With Regard to Privacy Concerns

Not only would workers’ rights be infringed upon by the violation of the previous laws, but privacy concerns due to the implementation of personality testing are raised as well. While the MBTI does not violate federal intrusive protection acts, many states across the US have specific right to privacy laws that would still be infringed upon. For example, Massachusetts has a broad law that prohibits employers from using any written examinations to render a diagnostic opinion regarding an individual’s honesty. Numerous personality tests include highly personal or even intrusive questions that employers may be able to view, despite their lack of contribution to the job the participant is pursuing, and could undesirably expose an individual’s personal affairs to the company. This infringes upon certain states’ right to privacy laws and the EEOC as well. Additionally, these questions may invade the individual’s personal information by asking questions that could be indicative of the candidate’s mental health. This would violate the Americans with Disabilities Act, which prevents employers from asking health-related questions during the hiring process. By making mental illnesses easier for employers to detect, the use of personality tests and other pre-job assessments could potentially violate the law. Overall, the participant’s own right to privacy would be infringed upon, as revealing unwanted information could be considered as an unethical action committed by the corporation.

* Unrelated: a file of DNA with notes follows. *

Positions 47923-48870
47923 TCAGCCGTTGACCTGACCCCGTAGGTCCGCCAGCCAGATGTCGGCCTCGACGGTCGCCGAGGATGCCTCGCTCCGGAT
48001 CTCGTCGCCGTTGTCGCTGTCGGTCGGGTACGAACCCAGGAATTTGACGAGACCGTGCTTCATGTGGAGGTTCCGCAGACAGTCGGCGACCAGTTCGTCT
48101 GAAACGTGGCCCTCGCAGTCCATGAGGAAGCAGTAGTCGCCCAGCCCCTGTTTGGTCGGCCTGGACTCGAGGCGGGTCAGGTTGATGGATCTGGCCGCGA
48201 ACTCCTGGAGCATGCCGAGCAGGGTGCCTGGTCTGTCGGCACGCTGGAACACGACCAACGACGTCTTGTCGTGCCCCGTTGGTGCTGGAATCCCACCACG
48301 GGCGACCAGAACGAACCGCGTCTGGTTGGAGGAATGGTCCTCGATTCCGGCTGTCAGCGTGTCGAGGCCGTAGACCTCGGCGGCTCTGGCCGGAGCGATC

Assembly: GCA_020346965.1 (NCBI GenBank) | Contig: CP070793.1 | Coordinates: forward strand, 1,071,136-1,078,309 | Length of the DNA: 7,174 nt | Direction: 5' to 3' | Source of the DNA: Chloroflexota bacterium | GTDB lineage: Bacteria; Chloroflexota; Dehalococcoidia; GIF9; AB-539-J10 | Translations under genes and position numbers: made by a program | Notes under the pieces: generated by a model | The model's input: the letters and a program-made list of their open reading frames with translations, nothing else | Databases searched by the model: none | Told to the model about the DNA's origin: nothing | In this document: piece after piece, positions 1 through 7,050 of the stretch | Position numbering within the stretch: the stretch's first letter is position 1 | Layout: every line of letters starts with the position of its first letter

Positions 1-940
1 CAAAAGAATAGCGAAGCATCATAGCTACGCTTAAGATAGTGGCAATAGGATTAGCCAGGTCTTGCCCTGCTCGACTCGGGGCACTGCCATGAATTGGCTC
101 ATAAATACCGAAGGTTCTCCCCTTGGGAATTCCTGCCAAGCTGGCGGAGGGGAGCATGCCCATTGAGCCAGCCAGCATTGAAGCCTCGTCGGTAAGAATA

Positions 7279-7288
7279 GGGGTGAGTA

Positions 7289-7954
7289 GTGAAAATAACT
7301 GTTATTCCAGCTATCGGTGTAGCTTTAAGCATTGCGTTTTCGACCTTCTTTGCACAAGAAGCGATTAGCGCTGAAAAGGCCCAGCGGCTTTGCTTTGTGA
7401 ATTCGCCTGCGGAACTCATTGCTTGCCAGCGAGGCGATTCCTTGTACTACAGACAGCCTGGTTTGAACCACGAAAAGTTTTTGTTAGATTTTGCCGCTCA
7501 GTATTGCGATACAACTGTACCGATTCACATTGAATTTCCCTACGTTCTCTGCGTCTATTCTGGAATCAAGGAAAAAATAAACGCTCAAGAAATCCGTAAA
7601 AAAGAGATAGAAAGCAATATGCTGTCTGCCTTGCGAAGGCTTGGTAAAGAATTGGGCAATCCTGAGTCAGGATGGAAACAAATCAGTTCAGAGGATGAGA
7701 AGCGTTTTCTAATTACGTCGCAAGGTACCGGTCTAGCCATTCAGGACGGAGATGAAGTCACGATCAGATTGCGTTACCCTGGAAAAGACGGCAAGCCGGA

What Can I Do Instead? Check Out Mathew’s Post on Hiring Correctly